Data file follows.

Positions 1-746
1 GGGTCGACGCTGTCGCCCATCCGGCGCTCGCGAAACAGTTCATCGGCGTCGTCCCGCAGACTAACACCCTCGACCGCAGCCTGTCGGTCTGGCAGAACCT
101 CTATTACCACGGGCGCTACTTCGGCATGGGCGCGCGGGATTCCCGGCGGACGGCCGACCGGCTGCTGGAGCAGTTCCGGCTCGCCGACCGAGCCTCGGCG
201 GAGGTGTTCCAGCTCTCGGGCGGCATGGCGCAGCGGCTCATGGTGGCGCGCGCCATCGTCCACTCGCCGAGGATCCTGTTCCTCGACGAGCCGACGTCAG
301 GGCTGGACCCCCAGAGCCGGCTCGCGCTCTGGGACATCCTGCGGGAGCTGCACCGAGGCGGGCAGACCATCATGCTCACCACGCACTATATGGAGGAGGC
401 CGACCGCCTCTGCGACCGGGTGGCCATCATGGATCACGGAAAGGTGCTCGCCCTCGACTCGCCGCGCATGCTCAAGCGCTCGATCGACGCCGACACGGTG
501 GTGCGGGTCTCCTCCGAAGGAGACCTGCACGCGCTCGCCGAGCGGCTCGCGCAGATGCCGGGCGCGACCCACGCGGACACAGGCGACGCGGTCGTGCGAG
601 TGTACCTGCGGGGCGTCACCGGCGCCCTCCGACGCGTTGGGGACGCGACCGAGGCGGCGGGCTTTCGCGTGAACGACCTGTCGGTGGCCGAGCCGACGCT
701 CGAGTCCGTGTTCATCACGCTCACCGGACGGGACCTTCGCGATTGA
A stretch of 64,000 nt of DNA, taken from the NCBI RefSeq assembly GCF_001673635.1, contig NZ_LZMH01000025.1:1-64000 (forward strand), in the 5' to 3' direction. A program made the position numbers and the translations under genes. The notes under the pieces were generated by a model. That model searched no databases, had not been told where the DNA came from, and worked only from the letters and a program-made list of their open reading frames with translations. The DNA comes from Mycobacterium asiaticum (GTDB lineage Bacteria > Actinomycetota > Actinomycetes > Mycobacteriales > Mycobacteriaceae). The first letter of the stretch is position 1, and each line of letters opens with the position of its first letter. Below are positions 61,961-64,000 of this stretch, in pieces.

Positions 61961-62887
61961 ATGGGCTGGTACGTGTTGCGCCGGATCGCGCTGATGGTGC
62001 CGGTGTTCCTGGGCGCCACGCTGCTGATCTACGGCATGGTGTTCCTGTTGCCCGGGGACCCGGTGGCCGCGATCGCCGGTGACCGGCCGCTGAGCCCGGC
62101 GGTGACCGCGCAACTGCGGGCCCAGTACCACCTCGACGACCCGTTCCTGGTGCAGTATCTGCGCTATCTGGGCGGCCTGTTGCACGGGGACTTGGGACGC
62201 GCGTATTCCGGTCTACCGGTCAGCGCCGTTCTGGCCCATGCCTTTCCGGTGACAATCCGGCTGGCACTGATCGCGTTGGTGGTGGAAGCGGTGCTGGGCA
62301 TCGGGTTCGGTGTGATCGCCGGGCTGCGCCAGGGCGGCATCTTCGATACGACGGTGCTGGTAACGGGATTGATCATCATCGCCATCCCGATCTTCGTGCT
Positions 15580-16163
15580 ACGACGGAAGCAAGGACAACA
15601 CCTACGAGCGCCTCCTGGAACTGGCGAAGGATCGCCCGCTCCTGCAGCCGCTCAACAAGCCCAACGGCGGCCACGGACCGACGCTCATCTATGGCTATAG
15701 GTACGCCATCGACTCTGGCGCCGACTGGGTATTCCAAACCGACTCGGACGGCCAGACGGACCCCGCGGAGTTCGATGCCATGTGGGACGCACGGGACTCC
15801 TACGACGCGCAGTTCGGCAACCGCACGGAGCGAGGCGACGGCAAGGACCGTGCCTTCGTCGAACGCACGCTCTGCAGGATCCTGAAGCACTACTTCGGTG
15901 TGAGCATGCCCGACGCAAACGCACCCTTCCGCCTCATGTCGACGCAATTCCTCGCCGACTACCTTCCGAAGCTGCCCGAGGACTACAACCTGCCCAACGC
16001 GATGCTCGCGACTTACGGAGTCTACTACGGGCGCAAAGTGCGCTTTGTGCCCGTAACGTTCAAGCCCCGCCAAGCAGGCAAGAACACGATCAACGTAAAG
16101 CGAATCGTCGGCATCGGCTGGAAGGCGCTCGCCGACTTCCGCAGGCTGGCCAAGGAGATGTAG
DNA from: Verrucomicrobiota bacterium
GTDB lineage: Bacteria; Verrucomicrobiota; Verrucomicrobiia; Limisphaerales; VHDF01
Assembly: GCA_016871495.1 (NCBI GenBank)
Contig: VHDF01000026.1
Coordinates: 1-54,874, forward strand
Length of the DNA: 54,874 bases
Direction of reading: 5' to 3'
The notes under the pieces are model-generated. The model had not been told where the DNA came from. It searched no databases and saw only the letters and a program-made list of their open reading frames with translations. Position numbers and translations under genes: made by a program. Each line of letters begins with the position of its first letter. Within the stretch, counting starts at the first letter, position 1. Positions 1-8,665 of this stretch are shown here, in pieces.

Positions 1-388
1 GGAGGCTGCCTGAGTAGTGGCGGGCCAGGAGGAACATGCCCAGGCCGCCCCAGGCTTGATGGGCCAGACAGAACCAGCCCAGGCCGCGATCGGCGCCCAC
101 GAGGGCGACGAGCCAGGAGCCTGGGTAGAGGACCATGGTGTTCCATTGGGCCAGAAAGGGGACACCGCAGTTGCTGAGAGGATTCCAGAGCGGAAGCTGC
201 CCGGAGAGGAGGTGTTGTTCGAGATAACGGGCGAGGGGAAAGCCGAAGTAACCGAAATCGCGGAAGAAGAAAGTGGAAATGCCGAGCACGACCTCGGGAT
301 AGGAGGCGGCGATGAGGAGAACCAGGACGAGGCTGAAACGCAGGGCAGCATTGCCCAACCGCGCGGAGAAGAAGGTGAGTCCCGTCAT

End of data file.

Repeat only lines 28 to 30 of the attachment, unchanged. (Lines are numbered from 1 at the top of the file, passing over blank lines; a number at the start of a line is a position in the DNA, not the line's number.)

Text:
Contig: VHDF01000026.1
Coordinates: 1-54,874, forward strand
Length of the DNA: 54,874 bases